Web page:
- Lauren Dungy
- Shaunti Feldhahn
- Tim and Darcy Kimmel
- Betsy Landers
- Dr. Walt Larimore
- Mark Merrill
- Joanne Miller
- Dr. Gary J. Oliver
- Kathy Peel
- Dr. Greg Smalley
- Dr. Scott Turansky
- Jill Savage
Articles by Betsy Landers
Betsy LandersBetsy occupies the highest office in PTA as National PTA President. Landers is quick to point out that the real power of PTA lies at the local level and plans to make a “back to basics” approach cornerstone of her tenure as National PTA President. read bio
Parental Involvement: The Secret Ingredient to School Success
shows that parent involvement in schools has multiple positive impacts: student
success increases, along with teacher morale and overall school quality. It’s
like the secret ingredient in the recipe for educational success! So how can
you become a part of making a difference for your children and your community?
1. Meet with your
regularly and communicate often.
Establishing that relationship with the teacher is key to learning about opportunities for involvement. Let teachers know that you are willing to help, and what specific skills you possess that might be useful (computer skills, art skills, etc.).
2. Think outside the box.
There are many ways to volunteer
Do you have an interesting job? Is your heritage from another culture? Your
life experience might be a wonderful complement to the curriculum at some point
in the year, giving your child’s teacher a fresh new tool for illustrating a
lesson. Let your teacher know that you’d be willing to share if needed.
3. Get organized.
Particularly for working parents, it’s important to know ahead of time about dates for school events, field trips and other opportunities to be a part of what the class is doing. Ask for those dates and get them on your calendar so you can plan to be available.
4. Collaborate with other parents.
Get to know the other parents in your child’s class and toss around ideas for assisting the teacher or adding to the resources available. Often, the best ideas come together over a cup of coffee with a little brainstorming. Run those fresh ideas by the teacher to get input on which would be most helpful and how to make it happen.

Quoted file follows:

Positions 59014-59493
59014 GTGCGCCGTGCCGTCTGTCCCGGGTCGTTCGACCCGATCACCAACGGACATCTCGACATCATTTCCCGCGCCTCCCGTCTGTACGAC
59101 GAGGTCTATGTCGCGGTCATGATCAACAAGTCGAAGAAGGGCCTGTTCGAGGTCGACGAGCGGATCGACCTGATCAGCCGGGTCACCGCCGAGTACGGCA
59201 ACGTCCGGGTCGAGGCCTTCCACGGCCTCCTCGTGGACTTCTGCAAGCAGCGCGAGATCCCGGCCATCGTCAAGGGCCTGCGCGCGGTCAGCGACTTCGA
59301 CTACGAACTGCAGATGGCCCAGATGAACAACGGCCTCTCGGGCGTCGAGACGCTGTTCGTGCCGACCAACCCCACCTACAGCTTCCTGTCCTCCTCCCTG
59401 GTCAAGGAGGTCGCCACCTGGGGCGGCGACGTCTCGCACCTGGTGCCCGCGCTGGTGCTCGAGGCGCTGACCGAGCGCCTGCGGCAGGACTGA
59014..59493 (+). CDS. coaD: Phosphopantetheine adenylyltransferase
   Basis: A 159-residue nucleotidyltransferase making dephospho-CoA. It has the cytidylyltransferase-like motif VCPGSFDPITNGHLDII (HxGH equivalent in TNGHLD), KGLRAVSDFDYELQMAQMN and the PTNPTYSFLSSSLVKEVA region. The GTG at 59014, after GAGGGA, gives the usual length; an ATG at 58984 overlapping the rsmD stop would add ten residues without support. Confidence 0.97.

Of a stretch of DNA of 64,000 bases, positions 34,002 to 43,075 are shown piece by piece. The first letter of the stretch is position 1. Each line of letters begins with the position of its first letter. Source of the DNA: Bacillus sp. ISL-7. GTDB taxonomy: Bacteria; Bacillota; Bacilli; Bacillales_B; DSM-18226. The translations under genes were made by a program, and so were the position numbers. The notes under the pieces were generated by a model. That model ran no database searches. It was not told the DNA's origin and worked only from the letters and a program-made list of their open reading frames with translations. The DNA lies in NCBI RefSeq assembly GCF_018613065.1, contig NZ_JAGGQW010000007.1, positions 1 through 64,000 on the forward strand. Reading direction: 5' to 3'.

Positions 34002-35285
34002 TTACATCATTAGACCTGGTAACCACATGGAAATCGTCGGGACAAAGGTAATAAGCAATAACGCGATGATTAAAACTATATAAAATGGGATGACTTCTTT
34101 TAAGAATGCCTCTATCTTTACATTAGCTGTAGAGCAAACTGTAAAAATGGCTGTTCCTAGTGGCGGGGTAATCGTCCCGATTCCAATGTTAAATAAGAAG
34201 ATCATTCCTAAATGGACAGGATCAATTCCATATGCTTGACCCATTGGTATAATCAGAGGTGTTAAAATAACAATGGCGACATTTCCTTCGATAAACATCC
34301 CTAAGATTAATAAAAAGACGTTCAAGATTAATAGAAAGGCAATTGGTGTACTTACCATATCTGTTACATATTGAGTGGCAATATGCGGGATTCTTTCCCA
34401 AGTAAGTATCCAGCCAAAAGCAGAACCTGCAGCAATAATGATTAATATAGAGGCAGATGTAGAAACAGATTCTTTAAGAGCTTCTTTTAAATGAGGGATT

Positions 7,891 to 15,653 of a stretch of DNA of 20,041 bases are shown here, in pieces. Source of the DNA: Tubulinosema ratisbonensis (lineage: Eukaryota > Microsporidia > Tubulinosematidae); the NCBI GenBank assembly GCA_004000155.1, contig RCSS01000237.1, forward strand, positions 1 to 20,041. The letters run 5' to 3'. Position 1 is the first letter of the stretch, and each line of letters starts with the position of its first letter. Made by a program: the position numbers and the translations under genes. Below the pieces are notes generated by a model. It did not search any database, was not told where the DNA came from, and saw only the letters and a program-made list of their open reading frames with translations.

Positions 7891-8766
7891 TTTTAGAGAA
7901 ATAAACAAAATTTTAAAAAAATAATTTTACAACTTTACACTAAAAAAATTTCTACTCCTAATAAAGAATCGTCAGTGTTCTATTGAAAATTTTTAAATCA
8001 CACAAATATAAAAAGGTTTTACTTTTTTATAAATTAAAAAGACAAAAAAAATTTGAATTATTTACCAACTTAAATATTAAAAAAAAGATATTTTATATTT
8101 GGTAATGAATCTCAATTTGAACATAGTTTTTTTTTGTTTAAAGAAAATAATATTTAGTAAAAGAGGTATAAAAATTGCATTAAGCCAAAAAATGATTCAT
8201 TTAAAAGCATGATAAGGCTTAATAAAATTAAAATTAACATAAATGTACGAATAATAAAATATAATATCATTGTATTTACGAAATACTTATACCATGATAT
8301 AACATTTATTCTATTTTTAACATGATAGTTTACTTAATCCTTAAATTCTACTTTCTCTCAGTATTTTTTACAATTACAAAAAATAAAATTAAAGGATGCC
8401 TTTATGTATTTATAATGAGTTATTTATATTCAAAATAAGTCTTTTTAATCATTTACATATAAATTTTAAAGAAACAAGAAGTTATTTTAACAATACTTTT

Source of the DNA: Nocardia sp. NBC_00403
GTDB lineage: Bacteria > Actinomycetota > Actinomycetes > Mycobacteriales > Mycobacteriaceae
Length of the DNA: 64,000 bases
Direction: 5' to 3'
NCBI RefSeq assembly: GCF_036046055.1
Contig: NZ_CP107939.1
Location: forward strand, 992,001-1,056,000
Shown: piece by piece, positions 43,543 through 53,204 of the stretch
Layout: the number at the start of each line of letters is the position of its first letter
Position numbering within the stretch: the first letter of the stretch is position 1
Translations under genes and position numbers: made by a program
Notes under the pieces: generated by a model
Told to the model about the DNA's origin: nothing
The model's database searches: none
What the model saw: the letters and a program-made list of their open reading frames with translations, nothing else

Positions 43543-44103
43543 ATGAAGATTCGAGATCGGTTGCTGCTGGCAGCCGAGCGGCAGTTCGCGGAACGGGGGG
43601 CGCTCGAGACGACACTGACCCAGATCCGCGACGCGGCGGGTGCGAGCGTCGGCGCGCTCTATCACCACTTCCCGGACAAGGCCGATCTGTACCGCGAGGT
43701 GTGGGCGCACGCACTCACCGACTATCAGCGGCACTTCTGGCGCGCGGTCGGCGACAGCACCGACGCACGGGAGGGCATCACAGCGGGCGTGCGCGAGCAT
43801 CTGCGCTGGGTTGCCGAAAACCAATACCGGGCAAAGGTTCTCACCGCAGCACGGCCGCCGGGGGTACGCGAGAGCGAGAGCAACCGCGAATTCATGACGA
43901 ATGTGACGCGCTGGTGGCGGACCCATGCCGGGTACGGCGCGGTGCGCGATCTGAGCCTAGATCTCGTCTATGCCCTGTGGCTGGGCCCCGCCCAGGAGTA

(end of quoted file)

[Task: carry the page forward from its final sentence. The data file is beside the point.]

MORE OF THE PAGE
5. Poll the kids.
After all, your children are in the classroom every day, and their powers of observation are often better than we think. By listening to their reports of what’s going on at school, you can pick up on opportunities to lend a hand, or enhance a current program or class project.
6. See the big picture.
Sometimes volunteer opportunities exist in areas that serve the entire school, rather than your child’s particular class. Helping out in the cafeteria, the playground, or the front office can have an impact on everyone and provide support to school personnel beyond classroom teachers.
7. Be flexible.
Sometimes what your child's s
needs is not a thing you find particularly exciting or inspiring. But your
willingness to pitch in, even on the less glamorous tasks,
is a great way to build relationships with the key players in their education and boost the morale
of the faculty. The little things can have a big impact!
By volunteering at your child’s school, you can make this school year a success from start to finish!
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